Note the definite outside-in shape on the throw; this helps to put the disc far out in front of the receiver but also to make it slow down and hang, reducing the chances of the disc running out of bounds.

I’ve borrowed some images from the soon-to-be-released ultimate drills and coaching website Flik to help explain. Imagine that the reception area is split into quadrants, as shown below (Fig. 1). Based on the positioning of the mark and downfield defender (D2) A throw into the red quadrant at the bottom left is the most likely to result in a turnover. Cutter B would be forced to turn to their right to catch a pass there, which would also be in the path of defender D2, making it easy for D2 to make a play on the disc.

The least likely throw to result in a turnover, and also the easiest to turn into downfield continuation, is one caught in the green quadrant in the top right.

Lateral cutting quadrants
Fig. 1: Analyzing the lateral cut

There are two arrows that indicate possible throws from A to B; one is a flat, straight throw labelled ‘X’. The second is a curving throw labelled ‘Y’. As you can see, ‘X’ travels through the red quadrant, making it a riskier throw than ‘Y’. In order to complete ‘X’, the pass would need to be thrown very accurately and very quickly to hit B perfectly in stride. Even then, B would need to turn to face the throw in order to catch safely.

The best solution is to alter the throw. ‘Y’ represents this option. By throwing a curving pass in front of B, the disc will slow down as it is caught while staying far away from D2. If thrown correctly, it can be caught in the green area easily, making it far easier for B to turn downfield and throw a continuation pass.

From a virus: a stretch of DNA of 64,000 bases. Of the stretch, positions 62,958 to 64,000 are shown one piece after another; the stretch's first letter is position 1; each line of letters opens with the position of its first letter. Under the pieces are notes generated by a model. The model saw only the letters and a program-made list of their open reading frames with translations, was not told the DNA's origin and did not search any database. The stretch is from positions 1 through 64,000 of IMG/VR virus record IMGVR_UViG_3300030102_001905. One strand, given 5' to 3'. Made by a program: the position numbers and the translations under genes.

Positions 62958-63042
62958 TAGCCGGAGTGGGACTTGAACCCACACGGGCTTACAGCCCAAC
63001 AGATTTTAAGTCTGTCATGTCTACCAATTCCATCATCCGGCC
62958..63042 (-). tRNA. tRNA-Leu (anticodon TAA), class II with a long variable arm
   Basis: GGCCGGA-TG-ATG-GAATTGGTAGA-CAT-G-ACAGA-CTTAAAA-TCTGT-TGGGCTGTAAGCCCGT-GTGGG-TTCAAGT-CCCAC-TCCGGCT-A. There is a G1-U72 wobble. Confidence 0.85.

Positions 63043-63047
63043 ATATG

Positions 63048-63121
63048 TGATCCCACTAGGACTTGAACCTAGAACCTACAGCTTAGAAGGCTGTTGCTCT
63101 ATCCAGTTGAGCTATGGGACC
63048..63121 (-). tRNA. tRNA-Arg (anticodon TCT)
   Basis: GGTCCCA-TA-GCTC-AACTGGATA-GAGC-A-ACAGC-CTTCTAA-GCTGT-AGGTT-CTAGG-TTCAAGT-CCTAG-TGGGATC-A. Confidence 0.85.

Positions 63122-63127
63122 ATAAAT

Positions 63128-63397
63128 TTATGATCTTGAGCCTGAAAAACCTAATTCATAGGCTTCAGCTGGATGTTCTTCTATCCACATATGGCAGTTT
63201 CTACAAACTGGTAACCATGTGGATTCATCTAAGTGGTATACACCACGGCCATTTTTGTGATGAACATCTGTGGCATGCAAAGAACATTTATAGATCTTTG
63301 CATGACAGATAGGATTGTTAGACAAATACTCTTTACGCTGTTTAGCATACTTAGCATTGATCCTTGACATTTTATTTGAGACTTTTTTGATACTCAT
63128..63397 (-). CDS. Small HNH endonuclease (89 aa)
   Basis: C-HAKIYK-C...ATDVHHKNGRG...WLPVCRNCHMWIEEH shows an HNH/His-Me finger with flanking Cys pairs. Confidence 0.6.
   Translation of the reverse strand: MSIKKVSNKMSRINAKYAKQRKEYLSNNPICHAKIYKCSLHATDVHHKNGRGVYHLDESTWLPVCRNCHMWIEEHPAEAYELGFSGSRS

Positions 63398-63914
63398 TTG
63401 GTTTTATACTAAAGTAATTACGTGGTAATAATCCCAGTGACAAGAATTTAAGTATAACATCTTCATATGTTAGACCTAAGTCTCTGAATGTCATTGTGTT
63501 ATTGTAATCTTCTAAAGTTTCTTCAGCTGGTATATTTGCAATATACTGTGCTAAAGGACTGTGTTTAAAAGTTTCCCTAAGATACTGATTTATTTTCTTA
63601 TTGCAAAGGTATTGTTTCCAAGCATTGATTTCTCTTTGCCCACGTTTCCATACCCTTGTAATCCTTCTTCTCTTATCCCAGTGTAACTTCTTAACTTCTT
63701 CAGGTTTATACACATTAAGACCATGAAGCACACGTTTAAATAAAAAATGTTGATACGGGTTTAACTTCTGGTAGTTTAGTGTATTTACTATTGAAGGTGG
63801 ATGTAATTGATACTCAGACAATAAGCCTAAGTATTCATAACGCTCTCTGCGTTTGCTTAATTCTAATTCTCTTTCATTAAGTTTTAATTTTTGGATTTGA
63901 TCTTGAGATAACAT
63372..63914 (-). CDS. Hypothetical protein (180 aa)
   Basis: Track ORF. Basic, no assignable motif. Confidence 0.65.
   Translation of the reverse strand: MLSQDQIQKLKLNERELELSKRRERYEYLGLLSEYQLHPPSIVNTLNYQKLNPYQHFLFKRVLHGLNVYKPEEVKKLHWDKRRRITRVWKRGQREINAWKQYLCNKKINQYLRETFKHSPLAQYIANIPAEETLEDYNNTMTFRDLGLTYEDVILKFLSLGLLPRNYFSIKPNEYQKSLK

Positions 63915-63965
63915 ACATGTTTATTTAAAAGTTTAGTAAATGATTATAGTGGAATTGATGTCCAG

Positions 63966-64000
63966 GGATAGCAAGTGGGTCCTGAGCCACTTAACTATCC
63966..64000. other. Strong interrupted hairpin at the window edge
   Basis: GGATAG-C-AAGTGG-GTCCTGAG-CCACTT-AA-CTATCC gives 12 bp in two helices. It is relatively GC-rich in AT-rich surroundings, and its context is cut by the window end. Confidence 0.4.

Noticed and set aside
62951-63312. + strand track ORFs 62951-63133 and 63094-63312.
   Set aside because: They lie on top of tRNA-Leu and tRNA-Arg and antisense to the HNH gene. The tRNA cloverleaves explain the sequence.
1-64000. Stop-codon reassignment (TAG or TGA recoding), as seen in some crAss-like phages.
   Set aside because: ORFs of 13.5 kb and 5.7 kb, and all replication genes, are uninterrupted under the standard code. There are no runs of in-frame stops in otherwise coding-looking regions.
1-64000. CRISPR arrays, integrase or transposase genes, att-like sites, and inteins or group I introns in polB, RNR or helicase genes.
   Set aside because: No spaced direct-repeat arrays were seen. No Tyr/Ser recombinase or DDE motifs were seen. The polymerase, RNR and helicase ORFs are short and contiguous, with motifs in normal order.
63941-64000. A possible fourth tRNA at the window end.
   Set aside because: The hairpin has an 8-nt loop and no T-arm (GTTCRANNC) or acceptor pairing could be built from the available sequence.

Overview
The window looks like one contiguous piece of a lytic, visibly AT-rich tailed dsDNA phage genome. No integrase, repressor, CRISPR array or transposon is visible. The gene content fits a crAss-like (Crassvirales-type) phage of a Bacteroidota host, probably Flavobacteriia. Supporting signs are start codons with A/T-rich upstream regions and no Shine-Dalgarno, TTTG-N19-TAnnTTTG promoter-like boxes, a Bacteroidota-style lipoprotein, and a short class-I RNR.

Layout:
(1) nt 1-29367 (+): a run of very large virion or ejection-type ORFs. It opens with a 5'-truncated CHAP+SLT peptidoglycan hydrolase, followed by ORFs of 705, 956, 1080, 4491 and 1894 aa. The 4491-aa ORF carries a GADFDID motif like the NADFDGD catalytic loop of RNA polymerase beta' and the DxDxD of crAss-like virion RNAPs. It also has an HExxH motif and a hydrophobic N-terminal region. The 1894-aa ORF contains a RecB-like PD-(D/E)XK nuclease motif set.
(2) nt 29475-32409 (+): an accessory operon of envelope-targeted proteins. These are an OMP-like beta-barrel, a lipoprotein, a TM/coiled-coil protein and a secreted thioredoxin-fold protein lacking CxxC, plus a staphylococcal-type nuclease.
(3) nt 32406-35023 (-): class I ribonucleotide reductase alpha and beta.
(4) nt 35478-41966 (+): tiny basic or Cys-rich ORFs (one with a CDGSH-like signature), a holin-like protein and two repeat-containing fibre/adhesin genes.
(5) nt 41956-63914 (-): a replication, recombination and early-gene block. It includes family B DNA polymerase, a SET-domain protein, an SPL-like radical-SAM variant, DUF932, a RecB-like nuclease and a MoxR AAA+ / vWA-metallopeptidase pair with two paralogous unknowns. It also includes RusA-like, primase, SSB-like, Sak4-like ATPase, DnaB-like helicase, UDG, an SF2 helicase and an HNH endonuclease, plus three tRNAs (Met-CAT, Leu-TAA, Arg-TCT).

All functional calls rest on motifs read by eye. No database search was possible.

Ideal lateral cut
Fig. 2: Underthrown lateral cut

Passes caught in the yellow quadrant are more likely to be caught than those thrown into the red, but less likely to lead to continuation than those caught in the green. Because of the position of such a throw, B is forced to turn upfield to attack it (Fig. 2) which means they are now facing away from the attacking endzone, making continuation throws (such as to cutter C) more difficult than if caught in the green zone (Fig. 3) which allows B to catch facing towards continuation options.

Underthrown lateral cut
Fig. 3: Ideal lateral cut.

Of course, if the throw is put in the right place, then the cutter can easily adjust to maximise the gain. This is why you can often see the cutter change direction once the disc is in the air as they take a path that will lead them into a situation with better continuation — or potentially taking that extra yard for a goal. Check out Schlachet in action for Revolver here:

Revolver scores laterally 1

…and again…

Revolver scores laterally 2

In short, lateral cuts are extremely useful in a variety of circumstances. By understanding how to throw to them more effectively, you’ll be able to incorporate them into your offense. Practice enough, and you might just be able to pull this off:

Brute Squad loopy throw to lateral

  1. Sion "Brummie" Scone
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    Sion "Brummie" Scone coached GB Open from 2010-2012, and also coached the GB World Games team in 2013, and the u24 Men in 2018. He has been running skills clinics in the UK and around the world since 2005. He played GB Open 2007-12, and GB World Games 2009. He lives in Birmingham, UK. You can reach him by email (sionscone@gmail.com) or on Twitter (@sionscone).